Inversion. I tried to go into this game with an open mind, the common opinion amongst my colleagues was that it would just be a gimmicky shooter, and I’m okay with games like that. I loved Bulletstorm, Binary Domain was solid and The Darkness 2 is one of my favorite’s so far this year. Inversion however did not please me, and I’d just like to point out that this may well be my first review of a game with more negative aspects than positive so if it’s not as professional as my previous write-ups I apologise.
Right let’s begin, Inversion is a cover-based third person shooter (yes another one!) from Namco-Bandai and you assume the role of Davis Russell, forced to fight in a war brought about by invasion by an unknown enemy.
As you would expect in a third person shooter the combat is mostly shooting. The shooting seemed a bit strange to me though, I couldn’t quite put my finger on what it was but it just didn’t feel as satisfying as most shooters. As far as weapons go there is quite a diverse range, shotguns to assault rifles, heavy machine guns to lava guns! The only problem is that around halfway through the game the weapons that you’d grown used to just randomly disappear. By that I mean the first half of the game has certain weapons available for use, but as you get to the second half a complete new roster of weapons replace the current ones for some strange reason, and worst of all the guns are massively inferior to the original ones! A very cool aspect of Inversion though is how the game changes planes from time to time. One minute you’ll be fighting along a street, the next you’ll have moved onto walking up the side of the building. I thought they absolutely nailed this feature and it really did strengthen the experience.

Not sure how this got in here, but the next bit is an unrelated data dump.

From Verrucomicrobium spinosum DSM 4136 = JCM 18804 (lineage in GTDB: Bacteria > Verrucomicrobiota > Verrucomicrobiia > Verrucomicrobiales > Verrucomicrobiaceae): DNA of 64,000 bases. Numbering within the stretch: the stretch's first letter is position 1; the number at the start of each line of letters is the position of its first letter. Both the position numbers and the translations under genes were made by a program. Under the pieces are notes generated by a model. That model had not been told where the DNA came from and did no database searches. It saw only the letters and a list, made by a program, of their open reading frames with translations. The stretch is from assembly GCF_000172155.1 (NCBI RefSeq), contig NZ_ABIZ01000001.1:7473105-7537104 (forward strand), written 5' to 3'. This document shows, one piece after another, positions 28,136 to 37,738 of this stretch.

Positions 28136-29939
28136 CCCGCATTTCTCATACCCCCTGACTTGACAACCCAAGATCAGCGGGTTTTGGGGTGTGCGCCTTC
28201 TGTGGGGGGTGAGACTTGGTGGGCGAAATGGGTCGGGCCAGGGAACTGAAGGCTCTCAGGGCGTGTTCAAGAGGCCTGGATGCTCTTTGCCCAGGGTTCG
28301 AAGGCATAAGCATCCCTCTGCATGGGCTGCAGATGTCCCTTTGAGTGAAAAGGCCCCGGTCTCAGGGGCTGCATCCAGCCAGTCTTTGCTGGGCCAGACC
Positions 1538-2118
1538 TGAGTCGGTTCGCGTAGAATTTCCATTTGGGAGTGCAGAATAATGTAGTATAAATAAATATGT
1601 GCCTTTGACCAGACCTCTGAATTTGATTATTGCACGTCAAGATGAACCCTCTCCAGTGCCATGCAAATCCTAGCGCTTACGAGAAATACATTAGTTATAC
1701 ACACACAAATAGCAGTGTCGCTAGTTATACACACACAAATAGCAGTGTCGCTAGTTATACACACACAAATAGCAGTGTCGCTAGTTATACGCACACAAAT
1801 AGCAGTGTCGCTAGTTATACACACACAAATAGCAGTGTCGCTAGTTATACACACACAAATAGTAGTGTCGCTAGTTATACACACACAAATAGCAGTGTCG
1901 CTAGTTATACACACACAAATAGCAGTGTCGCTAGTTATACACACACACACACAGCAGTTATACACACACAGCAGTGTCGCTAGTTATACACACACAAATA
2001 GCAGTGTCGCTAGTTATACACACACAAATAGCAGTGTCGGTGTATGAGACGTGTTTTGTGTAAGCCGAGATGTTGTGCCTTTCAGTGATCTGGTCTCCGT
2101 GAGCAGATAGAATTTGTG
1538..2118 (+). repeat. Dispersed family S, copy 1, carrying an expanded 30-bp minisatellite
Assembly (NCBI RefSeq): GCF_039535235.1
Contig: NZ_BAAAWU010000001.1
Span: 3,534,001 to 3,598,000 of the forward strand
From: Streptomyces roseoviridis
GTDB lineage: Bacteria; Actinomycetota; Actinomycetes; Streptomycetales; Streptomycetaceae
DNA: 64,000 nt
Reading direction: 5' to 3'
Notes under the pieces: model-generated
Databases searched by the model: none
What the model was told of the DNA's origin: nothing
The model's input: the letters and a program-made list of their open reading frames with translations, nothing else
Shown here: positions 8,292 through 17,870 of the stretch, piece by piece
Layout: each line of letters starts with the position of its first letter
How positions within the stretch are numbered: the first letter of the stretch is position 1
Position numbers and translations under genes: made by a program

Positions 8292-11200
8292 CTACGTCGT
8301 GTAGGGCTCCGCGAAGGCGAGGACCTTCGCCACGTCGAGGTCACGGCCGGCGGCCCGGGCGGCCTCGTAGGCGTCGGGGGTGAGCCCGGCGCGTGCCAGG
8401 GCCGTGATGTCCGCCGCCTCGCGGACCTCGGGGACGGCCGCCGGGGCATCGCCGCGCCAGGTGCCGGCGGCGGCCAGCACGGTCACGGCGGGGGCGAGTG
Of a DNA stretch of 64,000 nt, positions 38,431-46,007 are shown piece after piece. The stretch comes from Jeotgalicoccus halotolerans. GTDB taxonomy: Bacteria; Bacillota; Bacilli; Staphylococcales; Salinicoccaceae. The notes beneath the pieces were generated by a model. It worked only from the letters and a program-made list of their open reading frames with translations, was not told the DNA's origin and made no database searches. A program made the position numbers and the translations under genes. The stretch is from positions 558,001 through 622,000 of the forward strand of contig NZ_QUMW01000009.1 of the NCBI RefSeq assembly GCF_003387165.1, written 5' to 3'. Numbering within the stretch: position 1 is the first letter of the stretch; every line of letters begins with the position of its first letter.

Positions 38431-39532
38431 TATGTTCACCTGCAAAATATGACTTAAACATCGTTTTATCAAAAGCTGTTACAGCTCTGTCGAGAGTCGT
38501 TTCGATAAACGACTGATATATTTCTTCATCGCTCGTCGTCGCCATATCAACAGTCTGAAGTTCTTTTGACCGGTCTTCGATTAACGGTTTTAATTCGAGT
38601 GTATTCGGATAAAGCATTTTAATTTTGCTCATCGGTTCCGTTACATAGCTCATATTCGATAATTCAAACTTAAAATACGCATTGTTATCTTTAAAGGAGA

The cover system is similar to that of all over cover based shooters apart from the fact that sometimes it just doesn’t work. On numerous occasions I found myself attempting to enter cover, only to roll uselessly into the wall. Sorry Inversion but I’m pretty sure that has never happened to me on Gears! Another major annoyance with the cover system is the blindfire ability. Like most cover based shooters you can blindfire whilst in cover (for those of you not familiar with the term it means to shoot by pointing your gun over cover but staying shielded yourself) but whilst blindfiring in Inversion you take damage at exactly the same rate as if you were standing out in the open so there is in fact absolutely no benefit to blindfiring, in fact it is heavily detrimental!
The enemies on show in Inversion are an absolute disgrace. There are only really 3 types of standard enemies that you fight throughout the ground aspect of the game (See paragraph on Zero G sections later in review), they are effectively Light, Medium and Heavy. All of these attack you in the same way, just they require a different amount of bullets to kill. Each one looks hugely similar to the rest and they all use the same moronic attack patterns. As for the bosses, they’re even more of a joke. I recall around 10 boss segment fights, and of those 10 different segments I remember 5 different bosses. My first boss encounter was against “Unknown Robot”. Several chapter later I came across “Security Bot” which was identical aesthetically and had all the same moves. A few chapters later I again was fighting “Security Bot”. It made no sense regarding the lack of variety in the bosses, it seems like a really lazy attempt as boss fights are supposed to be epic and can really be a great feature in shooters.